On Saturday, moments after England had dispatched Sweden 2-0 in a fine performance, sending them to the World Cup semifinal, Fox analyst Ian Wright had this to say about the performance: “I’m just so sorry that so many beautiful women are so sad right now.”
Wright’s comments, said after that England performance with those stakes, would be absurd if this practice wasn’t so ingrained in the psyche of footballing culture. His remarks weren’t without context, either: “Host Broadcast Services” (HBS), FIFA’s subcontractor for the tournament in Russia, has made a point to show pretty women in the crowd throughout the World Cup. They did so numerous times in the second half of England vs. Sweden, repeatedly cutting to women fans, especially for Sweden, at the match. It’s almost an expectation that the ability to lustily gaze at women is part and parcel with the entertainment that comes with the World Cup.
The idea that visual media has been designed to please the heterosexual male has been around for decades. In her 1975 essay Visual Pleasure and Narrative Media, Laura Mulvey writes that the camera too often acts simply to please the heterosexual male by hyper-sexualizing actresses. The result is one that dehumanizes women by relegating them to a one-dimensional role that is secondary to the male erotic gaze.
This analysis can, and has been extended to sports and is particularly apt for the World Cup. Recently, Getty Images, a company worth billions of dollars and one of the largest stock photo suppliers in the world, published a gallery of the “World Cup’s sexiest fans” before retracting their article after criticism on social media. While it was abhorrent, it’s not hard to understand how it happened — Getty knew there was a demand for such photos.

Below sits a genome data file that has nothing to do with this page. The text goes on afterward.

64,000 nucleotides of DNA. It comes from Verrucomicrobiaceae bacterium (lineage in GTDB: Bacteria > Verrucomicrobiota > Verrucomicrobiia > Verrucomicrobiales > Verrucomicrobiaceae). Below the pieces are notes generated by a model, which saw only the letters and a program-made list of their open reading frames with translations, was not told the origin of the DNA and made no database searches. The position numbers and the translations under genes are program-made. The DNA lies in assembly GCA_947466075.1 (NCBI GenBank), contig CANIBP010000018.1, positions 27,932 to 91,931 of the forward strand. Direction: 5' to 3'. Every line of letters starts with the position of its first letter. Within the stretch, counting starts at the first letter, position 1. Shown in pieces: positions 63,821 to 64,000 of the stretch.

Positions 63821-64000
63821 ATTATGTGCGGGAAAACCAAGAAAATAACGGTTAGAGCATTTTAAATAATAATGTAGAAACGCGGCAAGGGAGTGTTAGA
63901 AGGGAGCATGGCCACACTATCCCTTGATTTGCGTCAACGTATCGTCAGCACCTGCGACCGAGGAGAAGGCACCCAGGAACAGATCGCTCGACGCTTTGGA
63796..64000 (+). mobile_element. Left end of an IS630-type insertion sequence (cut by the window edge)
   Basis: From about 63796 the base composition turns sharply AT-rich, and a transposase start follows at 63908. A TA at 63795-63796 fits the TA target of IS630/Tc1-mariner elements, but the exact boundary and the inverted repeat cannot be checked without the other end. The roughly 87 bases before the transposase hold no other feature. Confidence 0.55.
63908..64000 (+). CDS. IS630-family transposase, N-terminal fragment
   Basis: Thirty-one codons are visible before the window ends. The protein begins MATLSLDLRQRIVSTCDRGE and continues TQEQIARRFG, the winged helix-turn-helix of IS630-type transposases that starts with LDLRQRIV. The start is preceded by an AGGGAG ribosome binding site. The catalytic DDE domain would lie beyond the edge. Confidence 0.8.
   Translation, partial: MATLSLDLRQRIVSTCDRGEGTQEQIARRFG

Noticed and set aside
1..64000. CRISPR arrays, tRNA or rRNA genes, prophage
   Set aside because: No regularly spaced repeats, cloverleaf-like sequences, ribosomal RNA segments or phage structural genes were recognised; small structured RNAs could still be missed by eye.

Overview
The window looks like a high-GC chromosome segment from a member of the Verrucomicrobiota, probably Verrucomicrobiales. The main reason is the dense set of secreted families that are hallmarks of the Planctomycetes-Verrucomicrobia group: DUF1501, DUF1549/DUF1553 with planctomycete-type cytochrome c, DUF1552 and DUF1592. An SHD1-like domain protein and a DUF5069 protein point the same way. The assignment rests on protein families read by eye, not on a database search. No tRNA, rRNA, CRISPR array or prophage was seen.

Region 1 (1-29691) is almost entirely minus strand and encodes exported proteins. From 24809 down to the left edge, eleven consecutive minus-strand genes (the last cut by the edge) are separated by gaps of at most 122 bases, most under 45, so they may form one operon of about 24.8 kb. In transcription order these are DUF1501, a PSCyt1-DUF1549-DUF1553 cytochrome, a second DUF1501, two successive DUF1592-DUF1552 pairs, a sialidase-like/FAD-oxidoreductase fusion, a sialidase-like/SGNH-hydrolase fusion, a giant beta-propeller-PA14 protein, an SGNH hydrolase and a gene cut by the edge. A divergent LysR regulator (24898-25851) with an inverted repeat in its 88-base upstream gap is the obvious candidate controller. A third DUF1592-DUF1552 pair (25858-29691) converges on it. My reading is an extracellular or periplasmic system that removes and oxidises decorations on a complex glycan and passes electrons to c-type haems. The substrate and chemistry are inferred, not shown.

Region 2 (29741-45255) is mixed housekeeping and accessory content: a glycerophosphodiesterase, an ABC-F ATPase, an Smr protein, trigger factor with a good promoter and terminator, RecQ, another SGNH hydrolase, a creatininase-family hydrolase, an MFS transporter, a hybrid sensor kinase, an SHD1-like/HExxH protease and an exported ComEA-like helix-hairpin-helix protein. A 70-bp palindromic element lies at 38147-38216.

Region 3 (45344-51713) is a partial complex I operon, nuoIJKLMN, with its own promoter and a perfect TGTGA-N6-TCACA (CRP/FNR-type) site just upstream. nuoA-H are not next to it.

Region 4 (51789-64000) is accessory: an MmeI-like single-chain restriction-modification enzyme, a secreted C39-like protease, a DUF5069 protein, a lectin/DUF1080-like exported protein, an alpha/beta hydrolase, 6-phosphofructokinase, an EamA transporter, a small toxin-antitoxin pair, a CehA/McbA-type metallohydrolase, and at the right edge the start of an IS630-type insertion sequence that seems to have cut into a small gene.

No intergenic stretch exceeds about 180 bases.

And heterosexual men do like to look at these women. European tabloids run the photos, showing that there is a market for them. And for many male football fans, it’s hard for them to see the big deal. After all, it’s all in fun.
But this simplistic way of looking at the topic ignores the way this voyeurism relegates women to a confined corner of the footballing world. These cutaway shots tell women that the content being produced isn’t for them. It tells them that football is a male-only space. If they want to join in, women must appeal to the male gaze.
We also see this in the WAGs (Wives and Girlfriends) phenomenon, which began as a recurring English tabloid fixture and now has spread across the pond into the culture around American sports. For this male-dominated world, WAGs serve as soap opera characters constantly orbiting around, but never actually involved in, any of the action on the field. These women are cast either as accessories or “distractions,” further making clear that in the world of fandom, women are too often viewed as objects that can exist on the fringes of sport, but never active participants in it.